Roberto Ventimiglia is a songwriter with a rich and unpredictable personality, which we have already told you about on more than one occasion. Capable of ranging from psych-folk song of Drakeian delicacy to orchestral composition, in recent years Ventimiglia has refined his very personal creative spirit, happily communicative, open to contamination and never hermetically closed on himself.
A spirit that we can find as much in his “contemporary” creations as in the “light” repertoire. In the latter context, Roberto Ventimiglia’s most recent publication is the ep Look At Stars Tonite (A Lockdown Time Diary), digitally released in autumn 2020. The video clip of the single London was directed by Marco Bordignon.
Here you can listen to the beautiful Partita (for solo flute) composed by Roberto Ventimiglia and performed by Andy Findon, long-time collaborator among others of Hans Zimmer, Andrew Lloyd Webber, Joni Mitchell, Stevie Wonder, Tony Bennet as well as historical member of Michael Nyman Band (EMA Vinci Records, 2021)
Creedence Clearwater Revival – Pagan Baby
If I should create a chronological playlist according to the pieces that first reached my ears, then this would be the first one!
CCR are my dad’s favourite band ever, so I couldn’t list them but this way, as they are some sort of musical weaning to me. This powerful song is the opening track of the album “Pendulum”, a record I love so much in spite of some reviewers and music critics’ cold reactions to it. I find it brilliant and brave, a real kaleidoscope of moods: rock, a bit of progressive attitude, sonic experimentation, some R&B and awesome ballads!
Roberto Vecchioni – Samarcanda
In my family they say this is the very first song I ever liked and sung, possibly before learning to speak and walk properly.
In those days I remember that the line “Oh oh cavallo” – meaning Oh oh horse – was utterly irresistible to me!
The Doors – Yes, The River Knows
Undoubtedly, another important “food” linked to my “musical weaning” is all the music by The Doors. If I should sum up their work and its influence on me I’d choose this wonderful song, which is truly a compositional, technical, lyrical and emotional masterpiece. This song reaches peaks that are never too celebrated and rarely achieved at this level of proficiency by other bands I also love.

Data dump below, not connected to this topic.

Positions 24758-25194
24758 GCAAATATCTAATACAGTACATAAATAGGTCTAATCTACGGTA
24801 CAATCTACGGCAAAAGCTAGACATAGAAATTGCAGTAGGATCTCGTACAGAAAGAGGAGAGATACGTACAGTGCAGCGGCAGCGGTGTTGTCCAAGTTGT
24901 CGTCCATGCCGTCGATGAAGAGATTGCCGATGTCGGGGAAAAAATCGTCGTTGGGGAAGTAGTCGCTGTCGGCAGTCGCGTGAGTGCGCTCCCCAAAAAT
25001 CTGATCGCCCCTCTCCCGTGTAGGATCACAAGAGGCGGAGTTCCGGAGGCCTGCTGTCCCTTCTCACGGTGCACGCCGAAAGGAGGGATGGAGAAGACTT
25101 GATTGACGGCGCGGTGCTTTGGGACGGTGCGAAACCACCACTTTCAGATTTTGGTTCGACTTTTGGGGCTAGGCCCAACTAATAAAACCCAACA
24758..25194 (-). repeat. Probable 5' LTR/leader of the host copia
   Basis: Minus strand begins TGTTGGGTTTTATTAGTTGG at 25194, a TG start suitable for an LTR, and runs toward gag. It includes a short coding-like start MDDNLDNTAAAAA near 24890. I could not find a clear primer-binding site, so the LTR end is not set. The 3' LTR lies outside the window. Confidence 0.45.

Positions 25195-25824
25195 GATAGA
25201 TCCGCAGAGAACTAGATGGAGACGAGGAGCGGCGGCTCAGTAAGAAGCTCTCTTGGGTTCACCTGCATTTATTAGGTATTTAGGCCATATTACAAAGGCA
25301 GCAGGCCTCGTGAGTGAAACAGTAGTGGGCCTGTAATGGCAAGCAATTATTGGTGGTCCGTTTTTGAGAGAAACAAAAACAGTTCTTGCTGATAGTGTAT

Lucio Dalla & Stadio – Lunedì Film
I love this piece as it’s been the first one that made me face the concept of “pure vocality” way before I discovered Pink Floyd’s “The Great Gig In The Sky”. It reminds me what our Italian popular music was capable of, how it could be surprising, kind of risky and, why not?, somehow “educational” while having a very great time!
Nirvana – About A Girl (versione Unplugged)
The very first Nirvana song I ever listened to, thanks to a schoolmate who used to share his musicassettes with me.
Those opening chords and that “right” and repetitive melody sung by that pure, scratchy voice, are still fascinating to me. I think this could be the very sound of adolescence (at least mine).
Elliott Smith – A Passing Feeling
This gem is simply perfect, perfect to the utmost extent. It’s always been on my mind from the day I first listened to it. That’s not the first Elliott Smith song I knew him with, but surely the one that got stuck within me the most.
Still today, it’s the song I think of when I happen to experience feelings I’d like to pass quickly.
Michael Nyman – Battleship Potemkin
Nyman is one of those great contemporary masters – and yet a great classic! – that means pure musical obsession to me along with Philip Glass.
This piece – already existing and rearranged as the soundtrack for Ėjzenštejn’s Battleship Potemkin – really turns me into a yelling fan, something very close to those of the Beatlesmania era…
I miss the point of writing about this one any further. I like it too much to be rational and impartial about it.
Paul McCartney – Temporary Secretary
A crazy piece off a crazy record, with a crazy sound and some kind of totally crazy bravery! Apart from that, I suppose that’s the sound of artistic freedom.
I discovered Macca’s solo music with this very track and every time it begins it’s like the first time, with the same reaction: “How f****** weird, but how f****** cool!”.
I believe I owe this piece my interest in the solitary home recording practice, even more than The Boss’s “Nebraska”.